England and Wales now has a system of no fault divorce which no longer requires one party to apportion blame and the other to accept they are at fault when their relationship has broken down irretrievably (the five facts or ‘grounds’ for divorce were adultery, unreasonable behaviour, and desertion, with the only other being when the couple had lived apart for defined amounts of time)
Essentially, couples had to prove to the court that their relationship had ended for a specific reason and the court would then decide whether or not a divorce or civil partnership dissolution would be granted.
What has the Divorce, Dissolution and Separation Act changed?
The Act made important changes to the way divorces in England and Wales are handled. These changes include:
- Simplification of the language used: for example, ‘divorce petition’ is now ‘divorce application’, ‘petitioner’ is now ‘applicant’, and ‘decree nisi and decree absolute’ have changed to ‘conditional order and final order’ respectively.
- Removing blame or fault: applicants no longer have to prove one of the five facts or ‘grounds’ for divorce.
- Allowing joint applications: both spouses/civil partners can apply for the divorce when they agree that the relationship has broken down irretrievably.
- No more contested divorce: one party cannot stop the divorce from going ahead simply because they don’t want a divorce. The only way a divorce can be contested is if there are issues relating to validity of the marriage/civil partnership, jurisdiction, fraud, or procedural non-compliance.
- Minimum 26 weeks procedural process time: 20 weeks must pass from the date of divorce application before the conditional order can be applied for. Once the conditional order is granted there will be an additional 6 week time span before the final order application can be made.
Removing blame and fault from the divorce process
No fault divorce means that there is no requirement for one party to blame the other for the breakdown of the relationship, and there is no requirement to live apart for a given amount of time.
Under the new law, when two people agree that their marriage or civil partnership is over, they can apply together for their divorce or dissolution as joint applicants. If just one party wishes to seek a divorce they can apply as the sole applicant (the other party will be known as the respondent) and only have to state to the court that the marriage has broken down irretrievably.)
The Act therefore allows adults (either as the sole applicant or joint applicants) to decide when they feel they can no longer stay married or civil partnered to the other person rather than the court. Importantly, it has removed the ability of the other party to contest (defend) the divorce. So, a disgruntled spouse can no longer ‘trap’ the other person in a ‘loveless marriage’ out of spite.
In effect, it is no longer up to the courts to decide whether the couple has proved the irretrievable breakdown of their relationship and, therefore, whether the marriage should be dissolved – the court’s only job now is to make sure all legal processes are carried out correctly in order to grant the divorce/dissolution.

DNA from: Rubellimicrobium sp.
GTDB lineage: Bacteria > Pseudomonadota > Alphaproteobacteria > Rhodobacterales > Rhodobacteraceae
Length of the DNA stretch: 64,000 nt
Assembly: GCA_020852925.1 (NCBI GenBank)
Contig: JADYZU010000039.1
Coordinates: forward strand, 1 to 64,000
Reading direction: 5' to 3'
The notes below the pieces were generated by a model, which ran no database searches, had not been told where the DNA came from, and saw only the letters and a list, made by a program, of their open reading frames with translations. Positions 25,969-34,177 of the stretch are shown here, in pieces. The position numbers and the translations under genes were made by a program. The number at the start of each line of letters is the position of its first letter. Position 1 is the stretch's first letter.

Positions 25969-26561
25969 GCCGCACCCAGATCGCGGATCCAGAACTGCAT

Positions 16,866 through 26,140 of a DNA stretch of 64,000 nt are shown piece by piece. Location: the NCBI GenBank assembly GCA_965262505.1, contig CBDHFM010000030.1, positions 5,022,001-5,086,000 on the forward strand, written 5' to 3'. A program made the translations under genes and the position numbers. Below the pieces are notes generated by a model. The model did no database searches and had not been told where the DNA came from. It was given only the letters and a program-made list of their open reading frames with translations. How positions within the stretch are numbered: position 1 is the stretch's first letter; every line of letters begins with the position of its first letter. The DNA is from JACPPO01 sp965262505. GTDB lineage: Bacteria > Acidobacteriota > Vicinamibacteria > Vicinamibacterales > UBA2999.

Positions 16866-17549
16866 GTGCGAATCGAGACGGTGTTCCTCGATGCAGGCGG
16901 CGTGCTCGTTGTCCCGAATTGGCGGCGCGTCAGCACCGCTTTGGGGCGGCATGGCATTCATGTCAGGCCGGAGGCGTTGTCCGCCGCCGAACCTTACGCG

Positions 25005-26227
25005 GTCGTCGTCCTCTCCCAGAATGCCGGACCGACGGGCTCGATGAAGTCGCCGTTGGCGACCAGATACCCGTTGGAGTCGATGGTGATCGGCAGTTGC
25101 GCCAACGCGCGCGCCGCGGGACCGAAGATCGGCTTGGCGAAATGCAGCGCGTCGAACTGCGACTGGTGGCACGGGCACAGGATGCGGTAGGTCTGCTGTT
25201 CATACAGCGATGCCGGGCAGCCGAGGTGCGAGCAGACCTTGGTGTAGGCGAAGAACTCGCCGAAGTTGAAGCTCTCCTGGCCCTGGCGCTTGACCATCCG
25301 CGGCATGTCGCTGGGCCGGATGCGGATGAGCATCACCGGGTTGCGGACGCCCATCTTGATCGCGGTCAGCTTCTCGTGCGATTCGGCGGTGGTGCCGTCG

Will no fault divorce make it easier to get divorced?
In the run up to the law change, some commentators felt that the reforms would make it easier to get divorced and that this could undermine the significance of marriage as a lifelong commitment.
However, the new divorce law still requires a strict legal process to be followed and time has been factored into the judicial procedure to ensure that the parties have time to consider whether the dissolution of their legal relationship is the right course of action for them. In all cases, divorce will take a minimum of 26 weeks to complete and you cannot make a divorce application until you have been married for at least one year.
The major difference, as the term no fault divorce suggests, is that spouses and civil partners are able to commence the divorce process without the need for blame. This, it is hoped, will mean that divorce becomes less adversarial and both parties may be able to begin the process with a more respectful, conciliatory attitude that enables smoother negotiation of the important issues such as arrangements for children and divorce financial settlement.
How much does no fault divorce cost?
To proceed with a divorce, the court requires a fee (currently £593).
If you wish to be represented by a divorce solicitor there will be extra costs. Even if you and your spouse/civil partner are making a joint application, you will each need to instruct a solicitor who can advise you independently about your legal rights relating to other issues such as arrangements for children and the financial settlement.
Wellers Hedleys’ divorce solicitors in Surrey offer a fixed-fee package costing just £750 plus Vat (excluding court fees) which covers the fundamental aspects of divorce.
If you require further legal representation in respect of child law and the law as it relates to finances and property arrangements on divorce, then this will incur additional fees. We will always discuss these with you at the outset, so you are aware of the likely costs before proceeding.
Divorce solicitors in Surrey
With offices in Bookham and East Horsley, Wellers Hedley assists clients across Surrey and beyond with family law issues relating to divorce, separation and child law. We adopt a friendly, approachable style of working with clients and strive to carry out divorce work with the minimum of stress, while focusing on upholding their best interests in divorce.
Contact the team in our Butler House office, or call on 01372 750100 for a no obligation discussion, or you can email email@example.com